Which files are involved in generating the window title? For example, if you open Rhythmbox, you see the program name as the window title. But it’s not generated by the .desktop file. Which file(s) do I need to edit to add text to the title of an application? I want the changes to be permanent

I use Ubuntu GNOME 15.04 with GNOME 3.16.

  • Hi Maud. I loved your question, and it has lead to a very nice solution. I cannot resist however to mention one thing to keep in mind for future questions: please do not drastically change the question's meaning after answers have been posted. It makes answers, originally adequately posted on the first version of the question, seemingly misplaced on the edited version. I think that is what actually happened with my answer. I would suggest posting a new question instead, more specifically to your real question if re- think your question. May 21, 2015 at 18:15
  • 1
    I understand your opinion and I certainly will do that with future questions as I can see how it may be quite confusing for people. I certainly do not underestimate your contribution to the thread, let that be clear. I wanted the title to be more specific as the original title didn't actually cover my real question and raised a bit uncertainty about what my goal was with this thread. Thanks for your help! :)
    – Maud Kon
    May 21, 2015 at 18:33

4 Answers 4


The initial name is usually set by the (code within) the application itself. You can however change it, e.g. by using xdotool, which you would have to install first:

sudo apt-get install xdotool

Then, once it is installed, you can set another window name by (e.g.) the command:

xdotool search --name "Unity LauncherSwitcher" set_window --name "Monkey"

This will change:

enter image description here


enter image description here


As you can see, the command exists of:

xdotool search --name "<current_name>" set_window --name "<new_name>"

The <current_name> has to match exactly.

Edit alternatively

From your comment, I understand the command above did not work. I tested it with different applications, and it worked...

But for a reason I do not understand, NOT with Rhytmbox(!! might be a bug)

An alternative is to use wmctrl, which you also would have to install:

sudo apt-get install wmctrl

Then use the command:

xprop -id "$(wmctrl -l | grep 'Rhythmbox' | awk '{ print $1 }')" -set WM_NAME "Music"

I succesfully tested it on Rhythmbox:

enter image description here

enter image description here

Make the changes permanent?

As mentioned, the default window name is defined in the code of the application.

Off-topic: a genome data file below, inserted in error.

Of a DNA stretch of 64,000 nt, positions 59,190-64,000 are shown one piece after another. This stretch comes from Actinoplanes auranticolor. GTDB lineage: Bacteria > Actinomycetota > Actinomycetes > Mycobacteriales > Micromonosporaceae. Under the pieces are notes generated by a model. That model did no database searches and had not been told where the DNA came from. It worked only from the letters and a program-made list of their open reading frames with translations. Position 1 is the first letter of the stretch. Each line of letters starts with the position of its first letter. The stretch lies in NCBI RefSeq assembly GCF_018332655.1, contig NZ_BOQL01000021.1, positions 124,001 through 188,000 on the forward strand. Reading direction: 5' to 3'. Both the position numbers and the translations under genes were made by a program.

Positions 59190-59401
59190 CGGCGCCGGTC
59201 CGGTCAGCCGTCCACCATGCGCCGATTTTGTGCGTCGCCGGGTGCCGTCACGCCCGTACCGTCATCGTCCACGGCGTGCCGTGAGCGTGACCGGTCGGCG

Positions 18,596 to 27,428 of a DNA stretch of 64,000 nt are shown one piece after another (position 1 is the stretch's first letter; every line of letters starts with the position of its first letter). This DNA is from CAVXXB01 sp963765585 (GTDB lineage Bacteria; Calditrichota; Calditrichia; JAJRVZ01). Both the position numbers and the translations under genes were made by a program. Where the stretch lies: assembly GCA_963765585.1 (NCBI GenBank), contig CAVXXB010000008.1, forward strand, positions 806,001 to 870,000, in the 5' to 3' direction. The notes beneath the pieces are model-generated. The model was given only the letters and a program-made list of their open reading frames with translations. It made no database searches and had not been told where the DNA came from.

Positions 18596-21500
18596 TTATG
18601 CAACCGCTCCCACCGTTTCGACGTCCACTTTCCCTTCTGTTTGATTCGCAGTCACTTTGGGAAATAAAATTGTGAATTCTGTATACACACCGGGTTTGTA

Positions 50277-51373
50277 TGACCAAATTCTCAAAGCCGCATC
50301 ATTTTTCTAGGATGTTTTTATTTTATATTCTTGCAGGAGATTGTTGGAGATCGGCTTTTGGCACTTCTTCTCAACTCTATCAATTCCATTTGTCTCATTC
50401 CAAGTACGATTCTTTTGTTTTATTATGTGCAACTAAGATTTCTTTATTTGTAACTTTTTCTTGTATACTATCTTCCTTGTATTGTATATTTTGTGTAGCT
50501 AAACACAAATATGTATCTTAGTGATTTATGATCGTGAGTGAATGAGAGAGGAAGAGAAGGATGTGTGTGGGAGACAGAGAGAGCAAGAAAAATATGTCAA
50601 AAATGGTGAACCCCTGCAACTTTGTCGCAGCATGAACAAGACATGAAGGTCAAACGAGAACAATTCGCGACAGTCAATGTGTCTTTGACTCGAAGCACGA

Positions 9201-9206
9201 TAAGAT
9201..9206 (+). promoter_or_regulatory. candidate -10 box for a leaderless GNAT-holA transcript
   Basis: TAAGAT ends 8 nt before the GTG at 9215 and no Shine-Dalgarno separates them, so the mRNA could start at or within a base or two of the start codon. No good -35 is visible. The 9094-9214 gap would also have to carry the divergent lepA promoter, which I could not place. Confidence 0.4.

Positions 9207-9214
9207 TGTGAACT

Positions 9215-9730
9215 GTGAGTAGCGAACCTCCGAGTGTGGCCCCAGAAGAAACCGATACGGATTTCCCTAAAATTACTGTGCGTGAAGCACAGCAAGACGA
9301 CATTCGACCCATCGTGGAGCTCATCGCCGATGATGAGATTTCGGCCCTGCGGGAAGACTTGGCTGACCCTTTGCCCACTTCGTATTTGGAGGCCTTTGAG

Changing the default window title would need to change the code. That can be done if the code is available, would need recompiling in many cases and depends on the used language, among other things. A general instruction would be quite impossible and beyond (outside) the scope of AU in my opinion.


Flexibly manage/set custom window names per application from a single file

In your original question, you were wondering if there was some kind of a file to set the title of new windows of a specific application. As explained, that is not the case, however, it can be created.

In the setup below, you can very easily define on a per application base how new windows are named. Simply create a file in ~ (your home directory), named window_names.txt. For each of the applications you want to set a specific windowname for, add a line of, subsequenty, the application and the desired window name:

A textfile, defining window names per application

gnome-terminal Monkey eats
gedit Banana
rhythmbox if he runs out of peanuts

enter image description here


The setup exists of a simple background script. The script is very light, so it won't have any noticable effect on the performance whatsoever.

Once the script starts, it reads the file ~/window_names.txt and loads the settings per application. Then it keeps an eye on newly created windows. If a window appears that belongs to one of the applications, definied in the file, it sets the window name accordingly.

How to set up

  1. The script uses both wmctrl and xdotool:

    sudo apt-get install wmctrl
    sudo apt-get install xdotool
  2. Copy the script into an empty file save it as setwindowname.py

  3. Create the file ~/window_names.txt (exactly named window_names.txt), add your applications in the format:

    <application> <window_name>


    gedit Text editor

    The window name may include spaces.

  4. Test-run the script from the terminal by the command:

    python3 /path/to/setwindowname.py
  5. If all works as expected, add it to startup applications: Dash > Startup Applications > Add

    Note that in some cases, a script might break if it starts when the desktop is not fully loaded yet. If that migh be the case, the command to add to startup applications would be: